its silly... even if you say you're not responsible for loss of data or simular in your TOS/AUP you still should have and backup their sites for free. You never know >> you could loose data that could be used in lawful purposes :O.

    I just don't agree paying for backups. Unless of course it's ecommerce hosting or something high usage like a dedi or VPS.
    Your reading skill has increased by one point!
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  8. #8
    Join Date
    Feb 2001
    Location
    West Michigan, USA
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    9,675
    Quote Originally Posted by James-Fagan
    I just don't agree paying for backups. Unless of course it's ecommerce hosting or something high usage like a dedi or VPS.
    All of our servers are RAID enabled, plus we do daily/weekly off-site backups. In addition to this, we still offer our clients a separate backup solution (both shared and dedicated server clients) at an additional cost. Its just adding another level of redundancy to their hosting, but as a value added service. Nothing wrong with that.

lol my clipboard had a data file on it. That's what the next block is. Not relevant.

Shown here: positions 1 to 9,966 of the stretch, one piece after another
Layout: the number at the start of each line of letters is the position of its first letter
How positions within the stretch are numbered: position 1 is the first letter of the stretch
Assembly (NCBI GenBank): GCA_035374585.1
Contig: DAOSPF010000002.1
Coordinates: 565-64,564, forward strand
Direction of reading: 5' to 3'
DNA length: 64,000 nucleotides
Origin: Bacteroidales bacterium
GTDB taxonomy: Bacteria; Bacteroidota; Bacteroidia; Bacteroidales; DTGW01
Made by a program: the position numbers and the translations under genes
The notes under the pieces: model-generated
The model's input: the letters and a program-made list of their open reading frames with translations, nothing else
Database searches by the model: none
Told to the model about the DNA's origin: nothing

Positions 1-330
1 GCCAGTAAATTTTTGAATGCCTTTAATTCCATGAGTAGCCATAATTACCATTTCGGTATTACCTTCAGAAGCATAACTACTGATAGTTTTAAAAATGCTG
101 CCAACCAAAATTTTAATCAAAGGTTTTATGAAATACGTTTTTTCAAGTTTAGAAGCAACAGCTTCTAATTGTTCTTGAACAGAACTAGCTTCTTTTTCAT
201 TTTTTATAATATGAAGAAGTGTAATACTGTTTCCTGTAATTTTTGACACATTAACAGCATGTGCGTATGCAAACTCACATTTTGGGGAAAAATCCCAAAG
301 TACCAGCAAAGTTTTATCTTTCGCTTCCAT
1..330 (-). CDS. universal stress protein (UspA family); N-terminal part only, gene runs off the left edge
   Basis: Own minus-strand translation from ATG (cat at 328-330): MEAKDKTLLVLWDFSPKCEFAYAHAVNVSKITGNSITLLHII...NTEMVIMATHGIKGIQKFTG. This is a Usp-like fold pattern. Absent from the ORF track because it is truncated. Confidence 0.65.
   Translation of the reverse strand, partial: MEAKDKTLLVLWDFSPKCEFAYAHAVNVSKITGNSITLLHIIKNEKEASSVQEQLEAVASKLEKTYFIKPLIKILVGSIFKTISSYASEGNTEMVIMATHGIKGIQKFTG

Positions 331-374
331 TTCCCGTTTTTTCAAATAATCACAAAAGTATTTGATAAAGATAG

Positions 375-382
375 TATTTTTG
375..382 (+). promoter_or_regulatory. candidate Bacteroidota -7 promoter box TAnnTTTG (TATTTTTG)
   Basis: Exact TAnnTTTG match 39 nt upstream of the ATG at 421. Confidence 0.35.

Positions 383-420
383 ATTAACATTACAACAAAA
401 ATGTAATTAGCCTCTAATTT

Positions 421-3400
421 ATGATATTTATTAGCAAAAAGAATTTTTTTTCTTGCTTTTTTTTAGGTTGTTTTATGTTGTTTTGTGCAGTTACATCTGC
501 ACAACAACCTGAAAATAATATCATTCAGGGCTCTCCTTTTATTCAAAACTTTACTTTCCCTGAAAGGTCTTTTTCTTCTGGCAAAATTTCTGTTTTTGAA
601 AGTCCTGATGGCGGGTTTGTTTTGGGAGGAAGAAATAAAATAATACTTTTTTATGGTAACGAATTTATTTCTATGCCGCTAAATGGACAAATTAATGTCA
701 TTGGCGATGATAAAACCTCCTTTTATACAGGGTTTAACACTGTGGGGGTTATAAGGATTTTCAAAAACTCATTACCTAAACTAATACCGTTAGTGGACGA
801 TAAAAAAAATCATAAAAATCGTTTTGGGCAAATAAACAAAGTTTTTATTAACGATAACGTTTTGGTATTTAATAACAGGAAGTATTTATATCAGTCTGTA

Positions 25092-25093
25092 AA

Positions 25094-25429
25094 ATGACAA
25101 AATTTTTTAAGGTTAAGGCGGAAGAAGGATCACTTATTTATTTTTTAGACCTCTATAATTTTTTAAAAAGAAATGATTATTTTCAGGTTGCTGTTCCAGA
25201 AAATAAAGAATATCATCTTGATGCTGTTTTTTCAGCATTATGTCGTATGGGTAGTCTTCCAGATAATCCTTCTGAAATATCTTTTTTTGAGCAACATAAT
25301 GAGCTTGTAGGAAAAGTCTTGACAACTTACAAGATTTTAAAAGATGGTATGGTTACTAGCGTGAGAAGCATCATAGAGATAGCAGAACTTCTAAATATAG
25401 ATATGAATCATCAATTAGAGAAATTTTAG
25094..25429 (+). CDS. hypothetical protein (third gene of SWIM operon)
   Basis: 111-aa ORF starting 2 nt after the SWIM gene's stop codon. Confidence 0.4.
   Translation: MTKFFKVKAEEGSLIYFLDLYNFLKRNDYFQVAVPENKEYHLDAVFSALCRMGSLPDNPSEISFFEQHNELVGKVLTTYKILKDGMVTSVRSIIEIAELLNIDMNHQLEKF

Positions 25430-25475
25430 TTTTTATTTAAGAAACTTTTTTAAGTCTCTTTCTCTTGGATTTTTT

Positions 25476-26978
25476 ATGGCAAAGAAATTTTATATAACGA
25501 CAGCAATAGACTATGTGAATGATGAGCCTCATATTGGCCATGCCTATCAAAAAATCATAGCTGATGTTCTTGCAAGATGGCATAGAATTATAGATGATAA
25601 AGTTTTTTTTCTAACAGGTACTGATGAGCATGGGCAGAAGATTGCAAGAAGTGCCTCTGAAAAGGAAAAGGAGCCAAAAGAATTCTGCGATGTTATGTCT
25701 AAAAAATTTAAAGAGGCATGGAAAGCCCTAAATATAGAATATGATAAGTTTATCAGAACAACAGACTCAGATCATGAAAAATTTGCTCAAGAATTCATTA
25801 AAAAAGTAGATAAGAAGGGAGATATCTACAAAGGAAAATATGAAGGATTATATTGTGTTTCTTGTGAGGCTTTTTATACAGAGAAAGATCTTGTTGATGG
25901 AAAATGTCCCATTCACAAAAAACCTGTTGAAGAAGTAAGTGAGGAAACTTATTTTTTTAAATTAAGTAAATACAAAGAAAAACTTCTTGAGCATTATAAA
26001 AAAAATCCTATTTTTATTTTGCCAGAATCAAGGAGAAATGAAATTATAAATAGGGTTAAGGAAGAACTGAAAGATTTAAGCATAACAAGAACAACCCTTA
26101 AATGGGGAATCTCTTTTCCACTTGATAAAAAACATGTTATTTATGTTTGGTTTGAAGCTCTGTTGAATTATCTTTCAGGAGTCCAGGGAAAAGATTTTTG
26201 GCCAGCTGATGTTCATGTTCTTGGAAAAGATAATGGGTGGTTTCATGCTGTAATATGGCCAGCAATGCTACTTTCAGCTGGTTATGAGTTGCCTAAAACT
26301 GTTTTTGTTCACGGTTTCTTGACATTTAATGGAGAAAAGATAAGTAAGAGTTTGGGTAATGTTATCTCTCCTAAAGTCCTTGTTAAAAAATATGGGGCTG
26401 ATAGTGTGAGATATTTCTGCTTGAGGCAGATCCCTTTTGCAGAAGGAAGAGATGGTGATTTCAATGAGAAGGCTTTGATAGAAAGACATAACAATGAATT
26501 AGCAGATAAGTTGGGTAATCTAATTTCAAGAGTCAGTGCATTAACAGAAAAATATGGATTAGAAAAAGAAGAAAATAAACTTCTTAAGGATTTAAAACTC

--Tina
    ||| 99.999% Uptime SLA!!!
    Plenty of space and bandwidth to fit your needs!
    www.AEIandYou.com - - (WP Friendly - Premium Reseller Hosting and Cheap Dedicated Servers)

  9. #9
    Join Date
    Jul 2003
    Location
    Castle Pines, CO
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    7,189